NEW DELHI: Childhood obesity is reaching alarming proportions with India reporting around 22% prevalence rate over the last 5 years in children and adolescents aged between 5-19 years.
A new report by a commission formed by the World Health Organisation (WHO) has identified "marketing of unhealthy foods and non-alcoholic beverages" as a major factor in the increase in numbers of children being overweight and obese, particularly in the developing world.
Raising concerns about the rise of adult diseases in youth, like high blood pressure, type 2 diabetes, heart disease and osteoporosis, the report highlights the effect of obesity on a child's immediate health, educational attainment and quality of life. "It is important to address the problem of obesity and overweight at school level itself because otherwise it can lead to disease burden which will continue into adulthood," says Dr Anoop Misra, chairman, Fortis CDOC hospital for diabetes and allied specialities.
Globally, the trend is high among children under five years of age with at least 41 million found to be obese or overweight in 2014. While the prevalence rate of obesity in this age group is still low in India at less than 5%, the WHO report suggests it is rising at the fastest pace among all developing countries. Between 1990 and 2014, the number of overweight children in low and middle-income countries has more than doubled from 7.5 million to 15.5 million. In 2014, almost half (48%) of all overweight and obese children under 5 years age lived in Asia and one-quarter (25%) in Africa.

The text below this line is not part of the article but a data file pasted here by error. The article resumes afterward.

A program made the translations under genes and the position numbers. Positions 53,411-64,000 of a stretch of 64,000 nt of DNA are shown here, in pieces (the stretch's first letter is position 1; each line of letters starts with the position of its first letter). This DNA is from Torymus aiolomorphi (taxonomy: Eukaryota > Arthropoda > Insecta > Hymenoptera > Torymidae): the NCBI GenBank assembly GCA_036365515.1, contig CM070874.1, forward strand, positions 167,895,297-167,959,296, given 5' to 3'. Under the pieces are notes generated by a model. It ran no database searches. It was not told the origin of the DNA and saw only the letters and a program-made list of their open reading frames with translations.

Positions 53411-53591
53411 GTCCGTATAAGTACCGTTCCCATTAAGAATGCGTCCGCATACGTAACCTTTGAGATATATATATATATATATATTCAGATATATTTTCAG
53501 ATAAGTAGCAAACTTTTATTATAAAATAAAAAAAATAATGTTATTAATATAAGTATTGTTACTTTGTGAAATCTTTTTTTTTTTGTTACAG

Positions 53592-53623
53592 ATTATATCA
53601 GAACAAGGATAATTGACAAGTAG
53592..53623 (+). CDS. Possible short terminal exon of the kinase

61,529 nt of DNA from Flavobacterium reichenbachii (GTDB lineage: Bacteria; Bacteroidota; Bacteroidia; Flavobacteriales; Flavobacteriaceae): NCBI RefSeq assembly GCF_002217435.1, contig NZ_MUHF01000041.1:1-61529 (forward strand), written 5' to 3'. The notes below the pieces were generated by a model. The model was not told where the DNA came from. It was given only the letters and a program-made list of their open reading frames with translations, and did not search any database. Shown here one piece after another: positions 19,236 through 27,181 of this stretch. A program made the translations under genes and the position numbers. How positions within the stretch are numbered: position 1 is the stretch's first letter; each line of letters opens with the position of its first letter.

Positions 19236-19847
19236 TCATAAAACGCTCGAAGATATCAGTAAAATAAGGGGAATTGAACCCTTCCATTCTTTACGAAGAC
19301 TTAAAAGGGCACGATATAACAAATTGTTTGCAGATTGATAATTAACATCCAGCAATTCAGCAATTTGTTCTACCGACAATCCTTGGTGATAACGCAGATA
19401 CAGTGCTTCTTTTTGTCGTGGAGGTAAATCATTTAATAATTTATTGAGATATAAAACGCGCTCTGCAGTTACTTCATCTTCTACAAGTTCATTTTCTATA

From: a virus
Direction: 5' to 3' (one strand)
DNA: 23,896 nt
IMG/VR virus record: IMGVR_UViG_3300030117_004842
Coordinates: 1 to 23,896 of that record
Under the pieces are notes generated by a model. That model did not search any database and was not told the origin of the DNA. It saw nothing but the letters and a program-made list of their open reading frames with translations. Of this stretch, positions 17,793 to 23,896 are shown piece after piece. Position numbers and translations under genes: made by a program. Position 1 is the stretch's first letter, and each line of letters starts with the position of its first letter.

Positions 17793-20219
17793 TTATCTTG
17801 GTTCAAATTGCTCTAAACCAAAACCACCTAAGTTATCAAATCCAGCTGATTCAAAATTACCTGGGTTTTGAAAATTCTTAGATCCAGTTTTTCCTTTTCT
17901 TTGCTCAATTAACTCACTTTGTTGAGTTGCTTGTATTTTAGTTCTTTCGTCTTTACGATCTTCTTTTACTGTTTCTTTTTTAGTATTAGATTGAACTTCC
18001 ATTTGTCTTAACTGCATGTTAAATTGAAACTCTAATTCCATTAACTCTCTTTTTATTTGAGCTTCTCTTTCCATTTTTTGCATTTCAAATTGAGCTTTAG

According to the report, in poorer countries, children of wealthier families are more likely to be obese, especially in cultures where "an overweight child is often considered to be healthy." However, in wealthier countries, poorer children are more likely to be obese partly because of the affordability of fatty fast food and high sugary snacks.
According to Dr Misra, in India there is also a wide divide between children in urban and rural areas. While food habits are poor in urban areas leading to high prevalence rate, in rural India there is a lack of reporting mechanism to gauge the real situation.
The report has made a host of recommendations to reverse the trend. This includes promoting intake of healthy foods, promoting physical activity, preconception and pregnancy care among others.
The WHO director-general Margaret Chan said, "Implementing the report's recommendations will take political will and courage, as some go against the interests of powerful economic operators."